Raised in Cleveland, Ohio
Seeing members of the Nonviolent Action Group (NAG) walking around the Howard University campus in overalls and wearing movement pins shortly after arriving for his first year there, Phil Hutchings was fascinated. They seemed to have forsaken the middle class lifestyle that dominated Howard’s campus, choosing instead to work in the Movement. Hutchings joined the organization.
NAG, a SNCC affiliate, served as a movement school for Howard students who were interested in the Black Freedom Struggle. Hutchings felt like he learned more during his late night conversations with fellow NAG members, like Tom Kahn, than he did from his traditional coursework. He remembered that Kahn was “one of the first people who sat down and talked to me about the history of the U.S. Left, something I would’ve never gotten quite the same way by reading a book about it.”
Hutchings’ politicization process had begun when he was growing up on Cleveland’s East Side in the fifties. He was involved in various civic organizations that were “getting me into some of the broader stuff in the world.” He joined his local NAACP youth council as a high schooler and participated in pickets to raise awareness about the southern student sit-ins.
It was during his time at Howard that Hutchings first “put his body on the line” for the Movement. Inspired by local high school students, he helped organize a sit-in demonstration at Chinese restaurant in near-by Baltimore. He described the experience and his subsequent arrest as “a freeing kind of experience…It was a real sense of all of a sudden I was making a stand.” The arrest marked Hutchings’ full-time commitment to the Movement.
Hutchings left Howard before graduating to join the Movement in Mississippi during the summer of 1964. He was impressed by Mississippians who were attempting “to do Democracy at the very most grassroots level.” He also learned the basics of being a community organizer. He learned to look out for “how people thought…how they approached ideas, what language they used around those ideas.” Like NAG, Mississippi provided Hutchings with an invaluable real-world education.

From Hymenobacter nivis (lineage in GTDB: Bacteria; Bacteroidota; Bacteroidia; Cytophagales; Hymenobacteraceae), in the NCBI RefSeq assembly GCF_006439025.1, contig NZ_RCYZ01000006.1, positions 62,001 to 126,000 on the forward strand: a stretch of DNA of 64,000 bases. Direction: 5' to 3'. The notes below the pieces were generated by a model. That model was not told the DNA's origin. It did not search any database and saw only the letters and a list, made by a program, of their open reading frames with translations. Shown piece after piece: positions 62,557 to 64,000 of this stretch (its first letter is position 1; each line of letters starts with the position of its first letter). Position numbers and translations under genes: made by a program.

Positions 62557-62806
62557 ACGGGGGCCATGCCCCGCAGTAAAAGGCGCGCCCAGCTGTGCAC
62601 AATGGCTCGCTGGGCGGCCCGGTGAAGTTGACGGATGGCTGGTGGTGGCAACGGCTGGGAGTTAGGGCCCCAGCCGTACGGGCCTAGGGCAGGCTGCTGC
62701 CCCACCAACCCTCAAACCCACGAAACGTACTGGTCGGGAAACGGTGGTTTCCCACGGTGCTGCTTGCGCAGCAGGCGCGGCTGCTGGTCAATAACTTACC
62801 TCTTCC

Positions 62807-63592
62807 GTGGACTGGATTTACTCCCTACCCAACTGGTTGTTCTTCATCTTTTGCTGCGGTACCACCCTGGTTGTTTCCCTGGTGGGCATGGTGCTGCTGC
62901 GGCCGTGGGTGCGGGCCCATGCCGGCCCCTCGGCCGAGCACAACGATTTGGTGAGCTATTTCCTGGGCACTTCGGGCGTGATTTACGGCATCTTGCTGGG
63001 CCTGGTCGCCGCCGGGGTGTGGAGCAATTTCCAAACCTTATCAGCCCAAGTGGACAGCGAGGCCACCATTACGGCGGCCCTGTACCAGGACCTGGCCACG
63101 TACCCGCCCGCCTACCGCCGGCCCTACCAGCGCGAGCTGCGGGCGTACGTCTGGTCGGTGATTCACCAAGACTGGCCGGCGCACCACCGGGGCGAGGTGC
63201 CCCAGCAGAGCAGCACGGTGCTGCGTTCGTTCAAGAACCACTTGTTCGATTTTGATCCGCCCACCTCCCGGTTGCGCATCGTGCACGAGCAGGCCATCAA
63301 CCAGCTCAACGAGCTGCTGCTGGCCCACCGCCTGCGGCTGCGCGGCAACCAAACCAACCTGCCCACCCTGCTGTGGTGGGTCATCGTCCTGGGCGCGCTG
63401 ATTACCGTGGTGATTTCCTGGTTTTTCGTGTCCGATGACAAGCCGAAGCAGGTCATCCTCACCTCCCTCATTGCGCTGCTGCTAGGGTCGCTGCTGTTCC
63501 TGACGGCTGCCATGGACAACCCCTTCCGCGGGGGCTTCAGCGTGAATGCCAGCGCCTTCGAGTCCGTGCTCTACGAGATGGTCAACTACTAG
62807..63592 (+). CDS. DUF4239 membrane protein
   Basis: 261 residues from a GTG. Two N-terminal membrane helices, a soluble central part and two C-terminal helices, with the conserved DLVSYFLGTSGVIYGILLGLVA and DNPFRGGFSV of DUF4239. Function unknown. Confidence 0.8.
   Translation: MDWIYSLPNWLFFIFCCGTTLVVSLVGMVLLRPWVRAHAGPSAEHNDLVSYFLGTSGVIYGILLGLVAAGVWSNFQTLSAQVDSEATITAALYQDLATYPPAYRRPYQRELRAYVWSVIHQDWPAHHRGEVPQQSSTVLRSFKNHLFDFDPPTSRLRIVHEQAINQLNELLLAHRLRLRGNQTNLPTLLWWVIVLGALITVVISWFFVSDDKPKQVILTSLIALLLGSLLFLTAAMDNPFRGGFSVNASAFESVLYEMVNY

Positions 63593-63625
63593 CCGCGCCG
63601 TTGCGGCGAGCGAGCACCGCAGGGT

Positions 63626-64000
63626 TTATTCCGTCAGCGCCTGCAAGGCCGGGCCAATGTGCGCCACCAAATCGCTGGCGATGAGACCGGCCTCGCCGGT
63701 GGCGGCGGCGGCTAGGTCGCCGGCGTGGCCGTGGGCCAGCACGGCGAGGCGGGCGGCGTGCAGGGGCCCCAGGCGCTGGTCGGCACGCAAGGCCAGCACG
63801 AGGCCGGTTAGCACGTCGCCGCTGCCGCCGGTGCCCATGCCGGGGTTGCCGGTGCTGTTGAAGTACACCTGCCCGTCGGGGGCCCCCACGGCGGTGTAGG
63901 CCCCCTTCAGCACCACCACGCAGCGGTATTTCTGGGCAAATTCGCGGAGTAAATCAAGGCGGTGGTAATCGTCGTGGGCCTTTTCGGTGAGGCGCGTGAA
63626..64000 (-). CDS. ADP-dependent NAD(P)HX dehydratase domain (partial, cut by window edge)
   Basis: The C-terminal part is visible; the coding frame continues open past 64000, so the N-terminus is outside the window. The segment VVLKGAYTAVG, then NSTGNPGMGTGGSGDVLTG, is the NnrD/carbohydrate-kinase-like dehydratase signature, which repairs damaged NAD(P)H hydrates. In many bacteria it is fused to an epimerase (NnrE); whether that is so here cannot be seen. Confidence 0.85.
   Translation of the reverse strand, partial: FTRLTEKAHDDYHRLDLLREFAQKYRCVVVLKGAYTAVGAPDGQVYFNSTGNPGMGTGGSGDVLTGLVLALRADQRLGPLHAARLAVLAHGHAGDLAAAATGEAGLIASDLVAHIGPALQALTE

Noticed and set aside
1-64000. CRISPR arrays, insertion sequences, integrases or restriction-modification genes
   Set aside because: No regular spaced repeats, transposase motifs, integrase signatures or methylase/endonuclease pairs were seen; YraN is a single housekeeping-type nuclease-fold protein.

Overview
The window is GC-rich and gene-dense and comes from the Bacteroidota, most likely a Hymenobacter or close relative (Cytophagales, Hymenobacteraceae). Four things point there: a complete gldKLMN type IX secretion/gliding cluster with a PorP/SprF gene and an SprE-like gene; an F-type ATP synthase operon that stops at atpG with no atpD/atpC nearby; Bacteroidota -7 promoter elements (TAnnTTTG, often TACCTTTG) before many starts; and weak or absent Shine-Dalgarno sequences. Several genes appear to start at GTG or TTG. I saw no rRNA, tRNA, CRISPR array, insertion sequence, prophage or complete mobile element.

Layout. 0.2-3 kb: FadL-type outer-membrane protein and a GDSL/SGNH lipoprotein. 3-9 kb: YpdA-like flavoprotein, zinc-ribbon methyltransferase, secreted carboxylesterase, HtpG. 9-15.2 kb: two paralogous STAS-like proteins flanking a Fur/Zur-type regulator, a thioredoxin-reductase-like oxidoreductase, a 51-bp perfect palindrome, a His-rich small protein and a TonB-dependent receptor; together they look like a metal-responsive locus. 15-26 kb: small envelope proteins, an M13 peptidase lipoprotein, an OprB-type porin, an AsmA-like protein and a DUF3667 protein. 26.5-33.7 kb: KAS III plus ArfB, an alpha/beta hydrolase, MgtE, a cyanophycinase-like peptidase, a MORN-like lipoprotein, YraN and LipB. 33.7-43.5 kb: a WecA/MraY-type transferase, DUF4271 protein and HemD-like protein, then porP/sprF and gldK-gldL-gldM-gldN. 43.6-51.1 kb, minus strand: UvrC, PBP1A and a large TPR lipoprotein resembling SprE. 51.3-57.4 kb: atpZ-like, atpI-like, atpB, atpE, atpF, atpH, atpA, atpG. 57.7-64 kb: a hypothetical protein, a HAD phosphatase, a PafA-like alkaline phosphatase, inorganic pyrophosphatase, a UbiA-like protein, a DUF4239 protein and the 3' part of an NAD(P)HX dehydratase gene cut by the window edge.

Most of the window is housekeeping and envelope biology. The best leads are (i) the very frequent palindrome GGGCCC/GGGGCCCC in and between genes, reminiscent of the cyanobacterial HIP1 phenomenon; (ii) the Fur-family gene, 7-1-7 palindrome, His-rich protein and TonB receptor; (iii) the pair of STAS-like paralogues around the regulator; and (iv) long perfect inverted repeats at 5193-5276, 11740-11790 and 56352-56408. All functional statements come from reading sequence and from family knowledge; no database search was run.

After Freedom Summer, Hutchings moved to Newark, New Jersey, where SDS (Students for a Democratic Society) had begun an action program similar to SNCC projects in the South. Hutchings applied the lessons he learned working with SNCC to his community organizing work in the city’s mostly-Black and impoverished Third Ward. He centered his work on issues that local people thought were most important. He also pioneered Black Power in a northern urban setting. He fought for community control over public institutions, like schools and government poverty agencies, that shaped the lives of the area’s residents.
Hutchings work in Newark impressed SNCC, which was looking for ways to organize in the urban North. In 1968, Hutchings replaced H. Rap Brown as SNCC chairman. His chairmanship took place during some of SNCC’s most difficult years as the organization, having won the fight for voting rights, sought to find its way toward continuing struggle.
For his part, Hutchings tried to steer the organization towards grassroots community organizing in northern cities, but SNCC was unraveling–shrinking resources, COINTELPRO, tensions with the Black Panther Party, and simple exhaustion among much of SNCC staff. Hutchings was not able to do much about it. Looking back recalled Hutchings, SNCC “was on a downright, downward cycle.”
Stokely Carmichael with Ekwueme Michael Thelwell, Ready for Revolution: The Life and Struggles of Stokely Carmichael (New York: Scribner, 2003), 136-151.
Clayborne Carson, In Struggle: SNCC and the Black Awakening of the 1960s (Cambridge: Harvard University Press, 1981), 291.
Rebecca E. Klatch, A Generation Divided: The New Left, the New Right, and the 1960s (Berkeley: University of California Press, 1999), 98-99.
Interview with Phil Hutchings by Joseph Mosnier, September 1, 2011, Civil Rights History Project, American Folklife Center, Library of Congress.